Tradition was that pirates believed that it was bad luck to even let a woman aboard their ship. However, there were female pirates that worked alongside men, and some even of these female pirates even became fierce legends in their own right. Continue reading below to learn about the top five female pirates.
Pirate Anne Bonny was born in Ireland in 1690, but traveled to America as a young adult where she fell in love with a young sailor. The newlyweds began traveling the Caribbean and she soon met and fell in love with the famous pirate Jack Rackham. Throwing caution to the wind, she left her young husband and joined Rackham in his raids amassing large quantities of treasure and capturing numerous ships. She ended up marrying Rackham at sea and they even had a child born that was born in Cuba. However, in 1720 their short lived romance came to a halt when Anne and Rackham were captured by a King’s ship trying to rid the seas of piracy. Rackham was hanged for his crimes, but Anne pleaded for mercy due to the fact that she was pregnant with their second child. Her life was consequently spared, yet there remains no record of what became of Anne afterwards. Some people believe she may have returned to her family or even her first husband and decided the quiet life was more appealing than the danger of being a pirate after all.
Pirate Mary Read was actually part of Anne Bonny and Jack Rackham’s pirate crew. Strangely enough, Mary Read began disguising herself as a boy to trick her grandmother into believing she was her dead half brother. As she grew into a young adult, she continued the deception and even worked as a soldier and a merchant sailor. She decided to take a walk on the wild side and become a pirate after a ship she was working on was captured by pirates. After time, she found herself working on Anne Bonny and Jack Rackham’s pirate ship and became friends with Anne and revealed her secret. She earned notoriety as a tough pirate and expert swordswoman. Sadly, she was also captured by the King’s Ship and died in prison from a fever.
Cheng I Sao
Cheng I Sao was originally introduced to piracy by her husband who commanded a massive fleet of over 400 pirate ships and 70,000 sailors. Seven years into their marriage, her husband passed away and she took over as new leader of the fleet. She quickly became a powerful pirate in her own right, and oversaw numerous lucrative invasions across Southeast Asia. In 1810, the Chinese government began a campaign to capture her, but she was able to strike a deal instead. She said she would comply and disband her crew as long as she could keep the fortune she had amassed throughout the years. Surprisingly, the Chinese government accepted this deal and she set up a prosperous gambling house in South China and later passed away at the ripe old age of 69 in 1844.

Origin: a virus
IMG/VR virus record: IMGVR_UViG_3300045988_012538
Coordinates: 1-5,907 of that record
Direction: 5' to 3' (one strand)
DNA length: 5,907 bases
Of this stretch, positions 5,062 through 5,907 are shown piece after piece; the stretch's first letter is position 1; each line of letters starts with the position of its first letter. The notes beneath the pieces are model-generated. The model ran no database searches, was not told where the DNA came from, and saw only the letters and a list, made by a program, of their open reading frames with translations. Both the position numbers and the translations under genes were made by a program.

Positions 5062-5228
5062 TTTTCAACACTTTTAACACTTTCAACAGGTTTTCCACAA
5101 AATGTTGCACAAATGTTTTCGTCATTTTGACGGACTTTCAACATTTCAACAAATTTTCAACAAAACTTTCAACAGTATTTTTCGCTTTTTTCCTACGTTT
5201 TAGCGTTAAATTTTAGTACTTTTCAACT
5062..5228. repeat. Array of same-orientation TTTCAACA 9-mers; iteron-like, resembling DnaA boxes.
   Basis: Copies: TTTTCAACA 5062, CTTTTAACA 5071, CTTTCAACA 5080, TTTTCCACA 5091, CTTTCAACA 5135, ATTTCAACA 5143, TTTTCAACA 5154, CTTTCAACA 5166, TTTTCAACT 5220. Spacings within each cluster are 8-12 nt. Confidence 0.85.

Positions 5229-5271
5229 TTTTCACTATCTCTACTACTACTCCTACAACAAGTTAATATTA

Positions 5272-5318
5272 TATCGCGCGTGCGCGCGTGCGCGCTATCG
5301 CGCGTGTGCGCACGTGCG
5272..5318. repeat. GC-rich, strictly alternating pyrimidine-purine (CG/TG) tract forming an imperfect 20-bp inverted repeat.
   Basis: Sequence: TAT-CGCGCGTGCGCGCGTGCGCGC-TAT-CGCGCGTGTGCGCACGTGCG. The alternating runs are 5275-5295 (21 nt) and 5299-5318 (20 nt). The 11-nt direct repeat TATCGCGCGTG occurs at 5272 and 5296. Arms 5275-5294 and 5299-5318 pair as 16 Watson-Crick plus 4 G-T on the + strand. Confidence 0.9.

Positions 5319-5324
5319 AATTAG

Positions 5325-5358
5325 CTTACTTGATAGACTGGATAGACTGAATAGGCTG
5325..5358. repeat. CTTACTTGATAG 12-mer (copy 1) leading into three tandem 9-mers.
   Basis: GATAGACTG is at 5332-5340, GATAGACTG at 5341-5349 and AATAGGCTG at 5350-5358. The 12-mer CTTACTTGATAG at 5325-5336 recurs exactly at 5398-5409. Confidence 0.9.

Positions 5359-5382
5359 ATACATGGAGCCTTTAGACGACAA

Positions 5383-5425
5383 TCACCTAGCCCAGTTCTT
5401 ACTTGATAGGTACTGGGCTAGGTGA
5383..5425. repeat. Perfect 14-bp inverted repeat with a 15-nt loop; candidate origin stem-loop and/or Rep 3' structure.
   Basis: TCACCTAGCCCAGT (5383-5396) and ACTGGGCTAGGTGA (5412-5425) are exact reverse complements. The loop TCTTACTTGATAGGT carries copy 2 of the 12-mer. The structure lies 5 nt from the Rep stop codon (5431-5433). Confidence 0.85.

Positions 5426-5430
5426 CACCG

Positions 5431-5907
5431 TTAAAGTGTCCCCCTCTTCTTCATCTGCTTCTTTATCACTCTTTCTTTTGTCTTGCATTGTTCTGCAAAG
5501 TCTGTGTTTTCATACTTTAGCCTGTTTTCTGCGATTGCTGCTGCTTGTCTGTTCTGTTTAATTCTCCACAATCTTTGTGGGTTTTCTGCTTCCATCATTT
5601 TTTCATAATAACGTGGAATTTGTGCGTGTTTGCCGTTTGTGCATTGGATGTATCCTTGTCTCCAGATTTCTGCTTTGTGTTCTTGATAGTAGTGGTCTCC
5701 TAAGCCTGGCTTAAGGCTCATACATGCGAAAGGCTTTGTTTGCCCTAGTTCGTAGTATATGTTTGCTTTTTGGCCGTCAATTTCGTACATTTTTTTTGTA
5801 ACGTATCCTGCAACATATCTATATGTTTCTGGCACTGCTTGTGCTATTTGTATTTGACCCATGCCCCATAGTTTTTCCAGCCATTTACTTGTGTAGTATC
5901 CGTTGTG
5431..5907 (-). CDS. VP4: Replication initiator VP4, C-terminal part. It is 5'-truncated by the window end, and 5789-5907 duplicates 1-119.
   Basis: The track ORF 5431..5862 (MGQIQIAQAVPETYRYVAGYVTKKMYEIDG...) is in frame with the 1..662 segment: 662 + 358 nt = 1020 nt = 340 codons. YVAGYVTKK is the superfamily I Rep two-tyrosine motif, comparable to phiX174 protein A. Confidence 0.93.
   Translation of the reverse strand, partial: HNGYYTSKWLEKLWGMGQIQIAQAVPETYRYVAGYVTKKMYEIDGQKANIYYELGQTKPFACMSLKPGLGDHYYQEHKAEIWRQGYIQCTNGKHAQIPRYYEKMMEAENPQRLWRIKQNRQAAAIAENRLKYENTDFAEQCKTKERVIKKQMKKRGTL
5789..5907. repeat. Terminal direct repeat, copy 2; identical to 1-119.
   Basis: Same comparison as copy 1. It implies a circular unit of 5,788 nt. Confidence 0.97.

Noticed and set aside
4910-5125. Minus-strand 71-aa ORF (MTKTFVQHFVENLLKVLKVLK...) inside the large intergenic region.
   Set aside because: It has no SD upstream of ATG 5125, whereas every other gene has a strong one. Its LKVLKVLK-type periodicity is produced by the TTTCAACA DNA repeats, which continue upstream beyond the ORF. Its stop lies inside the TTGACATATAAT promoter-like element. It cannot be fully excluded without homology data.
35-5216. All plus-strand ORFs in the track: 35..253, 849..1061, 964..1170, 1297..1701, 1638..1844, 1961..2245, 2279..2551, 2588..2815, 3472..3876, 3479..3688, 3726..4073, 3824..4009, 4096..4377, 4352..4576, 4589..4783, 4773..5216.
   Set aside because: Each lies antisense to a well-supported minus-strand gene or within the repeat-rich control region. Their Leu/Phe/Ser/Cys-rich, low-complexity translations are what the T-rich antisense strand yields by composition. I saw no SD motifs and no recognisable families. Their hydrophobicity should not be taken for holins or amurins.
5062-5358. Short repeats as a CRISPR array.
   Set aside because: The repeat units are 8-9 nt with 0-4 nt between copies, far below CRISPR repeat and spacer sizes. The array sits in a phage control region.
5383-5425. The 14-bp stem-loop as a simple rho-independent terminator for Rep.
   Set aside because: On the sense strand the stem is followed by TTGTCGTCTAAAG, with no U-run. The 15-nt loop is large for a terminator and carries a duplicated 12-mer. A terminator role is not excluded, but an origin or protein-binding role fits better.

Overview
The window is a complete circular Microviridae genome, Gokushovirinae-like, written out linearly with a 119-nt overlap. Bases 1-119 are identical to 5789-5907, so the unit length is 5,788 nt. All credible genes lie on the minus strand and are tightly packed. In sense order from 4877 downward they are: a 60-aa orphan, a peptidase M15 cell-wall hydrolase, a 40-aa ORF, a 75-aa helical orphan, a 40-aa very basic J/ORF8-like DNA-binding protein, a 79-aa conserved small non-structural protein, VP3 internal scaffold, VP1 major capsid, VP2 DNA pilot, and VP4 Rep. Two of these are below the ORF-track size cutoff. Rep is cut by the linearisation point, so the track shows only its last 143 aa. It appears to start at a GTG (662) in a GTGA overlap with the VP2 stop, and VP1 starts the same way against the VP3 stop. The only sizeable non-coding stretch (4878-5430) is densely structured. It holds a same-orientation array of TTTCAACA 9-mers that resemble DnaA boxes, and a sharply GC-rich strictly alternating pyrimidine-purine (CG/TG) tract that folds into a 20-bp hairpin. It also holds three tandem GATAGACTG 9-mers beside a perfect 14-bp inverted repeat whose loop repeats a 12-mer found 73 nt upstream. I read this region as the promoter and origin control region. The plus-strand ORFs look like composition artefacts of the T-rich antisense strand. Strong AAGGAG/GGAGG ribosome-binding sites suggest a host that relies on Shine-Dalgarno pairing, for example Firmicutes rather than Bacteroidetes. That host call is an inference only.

Legend has it that Rachel Wall was the first American woman to become a pirate. She was born in 1760 in Pennsylvania, yet ran away from home in her teen years and met a fisherman by the name of George Wall. They later married and in an attempt to avoid poverty, they formed a small gang and started scamming sailors off the coast of New England. They would pretend their ship was in danger and call for help, and once the help arrived, they would consequently rob and murder their rescuers. Years later in 1782 a terrible storm destroyed their pirate ship, and her husband George was killed. She decided to give up the pirate life, but continued her crimes on land and was arrested in 1789 for attacking and robbing a woman. In prison, she confessed to all her pirates crimes and was ultimately sentenced to hang to death in Massachusetts.
One of earliest known female pirates, Grace O’Malley was born in 1530 to an established clan in the West of Ireland. Grace became wealthy as an adult when she inherited a lucrative shipping and trading business from her father. However, she adjusted the business model to include attacking and plundering English and Spanish ships and keeping any riches for herself. Grace earned a reputation as a fierce pirate, even returning to battle at sea just one day after giving birth. At one point, Grace’s two sons were captured by the English and Grace tried to barter a deal with Queen Elizabeth I to have them released. However, Grace later felt that the Queen did not complete her part of the bargain and she continued to wreak havoc on the open seas along with her two sons and later passed away in her early 70’s.
We hope you enjoyed this article about five of the top female pirates in history.